Published Aug 26, 2020"Don't try to understand it."
This genuinely helpful advice is given by a researcher to John David Washington's unnamed Protagonist character, who is attempting to wrap his head around Tenet's concept of "time inversion." It's as if Christopher Nolan is momentarily speaking directly to the audience: none of this shit makes much sense, so don't even bother.
Nolan's latest contribution to the canon of first-year dorm posters was made for stoned teens who want to get their mind blown by trippy fight sequences and unsolvable paradoxes about time travel. Characters constantly do things without any clear motivation, simply because their future selves have already done it. Wait a second, why exactly is this character fighting with a past version of themselves? Because it's already happened, that's why. The word "tenet" is a palindrome, meaning that you can read it either forwards or backwards — a bit like time itself. If that kind of shit blows your mind, then brace yourself for the best movie ever, because this is Donnie Darko with quite literally 50 times the budget.
Tenet, superficially at least, has a neat plot. The Protagonist takes part in a CIA operation to stop a violent siege and, after proving his loyalty by biting into a suicide pill, is recruited into a secret operation to stop of a future world war. The word "tenet," along with an accompanying Wakanda-style hand gesture, is given to him as some sort of a mysterious code (but don't worry about what it means, because the codeword is abandoned completely after the first 20 minutes).
The Protagonist learns that objects and people can be inverted in time, and that humanity is beginning to witness the detritus of a future war. It then becomes his mission to defend humanity against a cross-generational threat that, chronologically speaking, hasn't actually happened yet. Pretty cool!
It's a relatively basic premise about the non-linear nature of time that gets a whole lot knottier with the inclusion of an dashing sidekick named Neil (Robert Pattinson, whose presence is never sufficiently explained), the Russian arms dealer Andrei Sator (Kenneth Branagh), and Andrei's abused wife Kat (Elizabeth Debicki). There's a whole business about a forged painting, way too much fuss about tax havens, and an Indian billionaire couple (Dimple Kapadia and Denzil Smith) who serve little purpose other than to give the Protagonist an excuse to bungee jump off their apartment building. Arrival dealt with similar time-bending themes a lot more coherently, but also with a lot less cool-looking action sequences in which people try to punch bad guys who are going backwards in time.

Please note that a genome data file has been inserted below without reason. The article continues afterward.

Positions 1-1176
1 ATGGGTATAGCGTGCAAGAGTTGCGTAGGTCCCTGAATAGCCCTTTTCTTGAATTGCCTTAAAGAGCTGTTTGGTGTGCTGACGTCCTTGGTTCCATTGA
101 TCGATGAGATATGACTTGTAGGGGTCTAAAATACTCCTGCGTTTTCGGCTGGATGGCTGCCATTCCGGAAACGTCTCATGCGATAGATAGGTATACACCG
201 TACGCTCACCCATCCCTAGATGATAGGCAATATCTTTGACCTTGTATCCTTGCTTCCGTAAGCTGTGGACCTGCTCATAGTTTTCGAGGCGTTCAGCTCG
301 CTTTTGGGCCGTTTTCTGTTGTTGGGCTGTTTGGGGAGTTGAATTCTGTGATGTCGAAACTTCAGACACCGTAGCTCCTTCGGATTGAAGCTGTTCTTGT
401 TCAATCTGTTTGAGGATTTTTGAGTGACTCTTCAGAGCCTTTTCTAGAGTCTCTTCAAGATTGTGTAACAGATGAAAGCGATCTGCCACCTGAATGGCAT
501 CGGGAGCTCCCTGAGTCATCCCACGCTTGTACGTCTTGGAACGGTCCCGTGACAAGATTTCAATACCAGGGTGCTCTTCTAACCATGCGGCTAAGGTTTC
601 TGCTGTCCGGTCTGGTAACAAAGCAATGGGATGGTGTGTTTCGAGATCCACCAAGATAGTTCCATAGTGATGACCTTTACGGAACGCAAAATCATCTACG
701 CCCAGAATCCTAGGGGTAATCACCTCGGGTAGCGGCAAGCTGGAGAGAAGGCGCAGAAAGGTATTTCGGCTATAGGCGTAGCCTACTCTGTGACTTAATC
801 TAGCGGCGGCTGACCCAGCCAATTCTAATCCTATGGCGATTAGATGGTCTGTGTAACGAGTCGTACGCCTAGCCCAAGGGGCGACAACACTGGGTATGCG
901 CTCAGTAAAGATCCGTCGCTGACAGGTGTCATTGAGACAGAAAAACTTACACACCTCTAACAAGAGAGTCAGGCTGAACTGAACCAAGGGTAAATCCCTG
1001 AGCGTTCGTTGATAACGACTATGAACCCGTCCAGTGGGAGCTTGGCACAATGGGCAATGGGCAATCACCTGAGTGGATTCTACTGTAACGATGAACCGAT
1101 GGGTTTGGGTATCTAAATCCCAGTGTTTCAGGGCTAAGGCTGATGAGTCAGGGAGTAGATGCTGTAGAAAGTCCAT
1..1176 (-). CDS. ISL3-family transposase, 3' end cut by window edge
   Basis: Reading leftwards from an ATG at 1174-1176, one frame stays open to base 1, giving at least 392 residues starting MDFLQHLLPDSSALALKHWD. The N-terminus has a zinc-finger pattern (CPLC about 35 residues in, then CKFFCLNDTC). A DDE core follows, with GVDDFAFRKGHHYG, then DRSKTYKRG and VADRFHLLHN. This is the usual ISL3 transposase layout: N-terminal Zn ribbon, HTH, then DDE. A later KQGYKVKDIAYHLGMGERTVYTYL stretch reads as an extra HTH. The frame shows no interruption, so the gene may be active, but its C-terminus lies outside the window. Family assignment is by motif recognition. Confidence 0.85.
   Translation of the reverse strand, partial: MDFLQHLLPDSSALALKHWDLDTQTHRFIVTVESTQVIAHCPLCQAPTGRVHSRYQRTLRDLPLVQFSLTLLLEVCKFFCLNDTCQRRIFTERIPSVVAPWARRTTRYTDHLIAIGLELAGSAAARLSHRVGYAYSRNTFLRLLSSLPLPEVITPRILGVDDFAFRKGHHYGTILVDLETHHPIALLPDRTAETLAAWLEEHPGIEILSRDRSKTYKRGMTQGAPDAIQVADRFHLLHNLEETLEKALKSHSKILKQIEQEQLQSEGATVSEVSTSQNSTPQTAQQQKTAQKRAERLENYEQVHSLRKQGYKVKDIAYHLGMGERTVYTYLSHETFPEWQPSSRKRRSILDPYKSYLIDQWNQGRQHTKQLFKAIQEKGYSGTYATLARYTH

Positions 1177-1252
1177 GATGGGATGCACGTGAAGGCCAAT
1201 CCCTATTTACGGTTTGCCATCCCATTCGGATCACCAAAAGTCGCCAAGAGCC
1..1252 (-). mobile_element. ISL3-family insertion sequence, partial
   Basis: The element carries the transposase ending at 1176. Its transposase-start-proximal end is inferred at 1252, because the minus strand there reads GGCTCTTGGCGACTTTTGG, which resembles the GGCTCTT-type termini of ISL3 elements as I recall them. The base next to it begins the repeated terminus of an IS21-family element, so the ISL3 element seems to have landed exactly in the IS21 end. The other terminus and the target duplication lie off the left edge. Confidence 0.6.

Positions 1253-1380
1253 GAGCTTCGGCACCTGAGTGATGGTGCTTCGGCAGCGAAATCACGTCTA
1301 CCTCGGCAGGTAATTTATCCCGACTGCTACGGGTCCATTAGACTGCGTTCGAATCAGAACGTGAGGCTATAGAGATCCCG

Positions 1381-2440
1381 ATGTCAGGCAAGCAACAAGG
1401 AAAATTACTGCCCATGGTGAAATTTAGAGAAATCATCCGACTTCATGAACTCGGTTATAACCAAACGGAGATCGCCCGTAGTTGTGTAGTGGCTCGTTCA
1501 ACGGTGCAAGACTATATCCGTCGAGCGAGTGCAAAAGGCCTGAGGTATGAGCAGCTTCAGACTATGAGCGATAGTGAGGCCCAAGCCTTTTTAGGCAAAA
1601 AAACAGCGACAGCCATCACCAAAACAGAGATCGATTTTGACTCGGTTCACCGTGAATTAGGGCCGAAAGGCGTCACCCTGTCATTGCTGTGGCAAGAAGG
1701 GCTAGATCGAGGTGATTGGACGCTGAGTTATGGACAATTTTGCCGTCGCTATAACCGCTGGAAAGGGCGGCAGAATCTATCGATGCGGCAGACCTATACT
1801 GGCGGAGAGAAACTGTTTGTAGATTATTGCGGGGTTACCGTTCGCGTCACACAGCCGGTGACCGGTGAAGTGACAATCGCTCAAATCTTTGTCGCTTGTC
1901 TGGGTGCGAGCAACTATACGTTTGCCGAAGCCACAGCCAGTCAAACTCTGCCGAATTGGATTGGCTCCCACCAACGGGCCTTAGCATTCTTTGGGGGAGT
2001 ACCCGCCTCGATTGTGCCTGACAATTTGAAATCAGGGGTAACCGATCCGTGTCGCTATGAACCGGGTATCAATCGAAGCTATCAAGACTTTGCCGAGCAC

Because really, that's all Tenet is: a chance for Nolan to give the audience some beautifully shot, reality-warping fight scenes, similar to all that upside-down-slo-mo stuff he did in Inception. It's as if he came up with the concept for the action sequences and retrofitted the rest of the plot to make them possible. Adding to the Inception vibes, composer Ludwig Göransson brings an impossibly maximalist scores with enough brassy BWAHHHs to make Hans Zimmer proud. The locations are stunning, and Hoyte van Hoytema's dazzling cinematography makes a clear case for why Warner Bros. insisted on releasing this in theatres, rather than taking the safe route with a home release.
Nolan had apparently been working on the concept for Tenet for more than a decade, and maybe that's the real problem here. It overcomplicates its nifty premise with a convoluted plot, unclear motivations, and a self-serious tone that doesn't acknowledge the silliness of all this bong-ripping mind-fuckery. Tenet is the larger-than-life blockbuster that's supposed to represent a return to cinemas after months of coronavirus-related closures, but this isn't quite fun enough to risk your life for. (Warner Bros.)